Why I Did It

I chose to give up Facebook. I don’t regret it, not even a little bit.

Sure, I know Facebook can be a useful tool. You can share photos, keep in touch with long distance family and friends, schedule events, share funny videos, favorite articles or interesting news. But on the flip side…

Did I really need to see 184 photos of "Fran’s Dirty 30 Party," filled with enough drunken divas to last a lifetime? Or did I really want to know that you “just cleaned the grout in the shower and now its time for a sleepy sleep!" Or that you’re “burning the steaks on the BBQ!" Perhaps they wouldn't be burning if you were actually in front of the barbecue, instead of telling your Facebook friends about it? Or do I really need to know that you “just ate a hot dog and a diet coke for lunch”. I came to realize that no, I don’t need to know any of those things.

After some time without it, I’ve begun to think that Facebook actually does a lot more harm to relationships than it does good. With news about babies and houses and jobs and marital statuses, social networking can create a false sense of intimacy and lead to pretty lazy communicating. You don’t have to carry on full conversations anymore: Instead, you can click a thumbs-up signifying just how much you “like” the fact that the girl who sat next to you in your high school English class landed a new job.

Quitting Facebook hasn’t made me call people more, nor has it inspired me to answer all of my emails in a timely manner. But I have noticed that I can genuinely ask people how they’re doing and not already know their answer based on their hourly updates. I have more time to write notes and cook  meals (cooking is a skill I seriously need to work on) and send emails. I ‘m no longer curious about what my old army (yes, I was in the army) buddies are up to, nor do I spend hours wondering why I wasn’t invited to a party I never would have wanted to be invited to in the first place.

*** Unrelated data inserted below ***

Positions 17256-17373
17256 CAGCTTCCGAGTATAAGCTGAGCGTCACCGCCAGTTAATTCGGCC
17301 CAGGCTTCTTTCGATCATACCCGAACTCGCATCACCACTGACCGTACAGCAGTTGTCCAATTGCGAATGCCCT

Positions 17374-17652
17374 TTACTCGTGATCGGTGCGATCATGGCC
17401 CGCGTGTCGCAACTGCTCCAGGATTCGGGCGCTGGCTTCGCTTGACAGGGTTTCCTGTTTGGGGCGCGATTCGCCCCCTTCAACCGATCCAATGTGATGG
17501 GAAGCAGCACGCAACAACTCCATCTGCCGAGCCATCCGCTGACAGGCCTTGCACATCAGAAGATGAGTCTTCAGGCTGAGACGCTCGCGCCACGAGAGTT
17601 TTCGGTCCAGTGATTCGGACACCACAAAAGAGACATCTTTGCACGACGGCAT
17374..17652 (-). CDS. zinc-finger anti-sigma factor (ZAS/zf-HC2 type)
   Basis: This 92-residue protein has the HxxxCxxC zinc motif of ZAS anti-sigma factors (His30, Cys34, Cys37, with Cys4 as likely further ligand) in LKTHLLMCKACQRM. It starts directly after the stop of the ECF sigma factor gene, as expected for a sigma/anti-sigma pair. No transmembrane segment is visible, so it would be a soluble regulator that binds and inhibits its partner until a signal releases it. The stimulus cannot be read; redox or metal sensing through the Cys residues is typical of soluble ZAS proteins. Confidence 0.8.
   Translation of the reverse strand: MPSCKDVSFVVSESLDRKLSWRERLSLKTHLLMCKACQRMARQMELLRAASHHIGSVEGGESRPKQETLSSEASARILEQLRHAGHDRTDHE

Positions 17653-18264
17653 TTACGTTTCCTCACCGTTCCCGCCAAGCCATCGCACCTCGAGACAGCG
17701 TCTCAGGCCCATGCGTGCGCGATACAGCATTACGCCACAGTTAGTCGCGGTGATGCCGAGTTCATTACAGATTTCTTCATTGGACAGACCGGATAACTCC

I know these feelings are my own fault. I know that Facebook isn’t evil and that there are plenty of other mediums that can be just as detrimental to human relationships. But for me, Facebook was by far the worst.

Through blogging, I’ve met creative, interesting people who inspire me and uplift me. Many of us have formed true friendship. Blogging helps me stay in-tune to the ideas of others, and it inspires me to be better.

Facebook wasn’t doing any of that. And guess what? 

People still, amazingly somehow, get a hold of me if they need me. They call, or comment on this blog, or text, or email. My life did not end when I quit Facebook. Instead, I think it got better. At the very least, that simple act of quitting has helped me to become better. 

And that’s enough reason for me to stay off for a very long time.



Comments

  1. I wrote a post almost identical to this a while back! So true, but sadly I am back on the facebook train.